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The internet has lots of benefits but on the other hand, it has its downsides that we all love to hate. The most common one is pop-up ads but if you have young kids who like to surf the net, then as a parent, you will want to protect them from porn sites and any other sites you deem undesirable for such young impressionable minds – such as the Teletubbies.

Well you may not know that it is relatively easy to set up your own internet filter to stop certain websites and pop-up windows from being accessed and shown on your computer – and it already resides on your Windows operating system in the form of the Hosts file. Just adding a line to the file can stop a website or a pop-up window in its tracks.

The Hosts file is located at Windowssystem32driversetchosts. The file has no file format so when you double-click on it, you’ll be asked how you want to open it. Just choose Notepad to open the file as a text file. If you are not so experienced in dealing with the Hosts file, you may want to make a backup of this file before you start altering anything.

When it is opened, this is what you will see :

windows-hosts-file.gif

The first thing you have to notice is the line 127.0.0.1 local host at the bottom. That’s your computer.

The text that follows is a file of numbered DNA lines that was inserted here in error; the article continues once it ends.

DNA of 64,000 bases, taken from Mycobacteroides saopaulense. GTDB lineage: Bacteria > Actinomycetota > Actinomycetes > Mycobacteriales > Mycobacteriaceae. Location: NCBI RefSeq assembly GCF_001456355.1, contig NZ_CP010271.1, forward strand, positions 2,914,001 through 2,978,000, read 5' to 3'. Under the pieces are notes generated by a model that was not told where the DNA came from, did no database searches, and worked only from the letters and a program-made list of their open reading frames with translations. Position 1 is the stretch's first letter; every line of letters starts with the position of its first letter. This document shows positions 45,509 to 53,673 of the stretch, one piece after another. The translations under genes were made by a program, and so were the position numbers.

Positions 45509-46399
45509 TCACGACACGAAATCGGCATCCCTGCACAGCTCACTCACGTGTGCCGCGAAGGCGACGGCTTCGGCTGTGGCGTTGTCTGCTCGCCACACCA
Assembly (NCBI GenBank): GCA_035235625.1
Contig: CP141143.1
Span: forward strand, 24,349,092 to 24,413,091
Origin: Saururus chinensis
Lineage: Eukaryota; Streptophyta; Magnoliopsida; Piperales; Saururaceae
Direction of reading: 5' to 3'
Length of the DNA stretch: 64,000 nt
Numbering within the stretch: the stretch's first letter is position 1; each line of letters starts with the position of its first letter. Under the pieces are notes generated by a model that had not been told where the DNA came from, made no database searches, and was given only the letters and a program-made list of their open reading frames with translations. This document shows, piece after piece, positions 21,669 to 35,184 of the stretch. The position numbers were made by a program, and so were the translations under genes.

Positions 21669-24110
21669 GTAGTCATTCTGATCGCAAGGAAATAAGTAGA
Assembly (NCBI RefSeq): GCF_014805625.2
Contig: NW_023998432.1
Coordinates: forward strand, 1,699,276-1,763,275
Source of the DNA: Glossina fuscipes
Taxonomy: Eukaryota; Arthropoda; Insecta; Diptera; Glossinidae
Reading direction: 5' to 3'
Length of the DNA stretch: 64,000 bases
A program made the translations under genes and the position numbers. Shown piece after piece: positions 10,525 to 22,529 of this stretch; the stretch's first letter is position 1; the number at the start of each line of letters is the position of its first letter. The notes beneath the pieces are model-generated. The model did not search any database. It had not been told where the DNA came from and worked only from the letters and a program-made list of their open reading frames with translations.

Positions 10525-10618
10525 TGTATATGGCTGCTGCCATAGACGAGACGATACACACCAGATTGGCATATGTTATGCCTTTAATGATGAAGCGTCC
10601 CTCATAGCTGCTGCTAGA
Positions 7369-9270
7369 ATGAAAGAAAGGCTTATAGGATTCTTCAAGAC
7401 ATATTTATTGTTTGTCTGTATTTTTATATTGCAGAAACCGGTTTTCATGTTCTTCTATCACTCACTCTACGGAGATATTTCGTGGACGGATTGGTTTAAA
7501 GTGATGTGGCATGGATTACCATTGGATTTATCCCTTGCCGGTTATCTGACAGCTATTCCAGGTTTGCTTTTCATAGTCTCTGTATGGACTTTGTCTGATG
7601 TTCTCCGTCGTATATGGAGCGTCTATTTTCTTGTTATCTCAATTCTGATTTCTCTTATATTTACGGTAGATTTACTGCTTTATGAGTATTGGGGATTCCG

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To block a website from your browser is very easy. Say you suddenly develop an overwhelming hatred for Google and you want to banish them to the internet graveyard. Time to give it the Hosts file treatment!

On the bottom line of the file (underneath 127.0.0.1 local host), just type :

127.0.0.1 www.google.com

Save it and close the file. But there are three things to make sure of to ensure this works properly :

  • Make sure that the file is still called “hosts” (without a file format at the end such as “hosts.txt”). If Windows attempts to assign a file format to the file, remove it.
  • Do NOT add “http” at the start of the URL. Doing so makes the entry invalid. Just “www” is enough.
  • You will probably have to re-start your browser for the changes to start working and in some cases, it may take a minute or two for the URL to be blocked.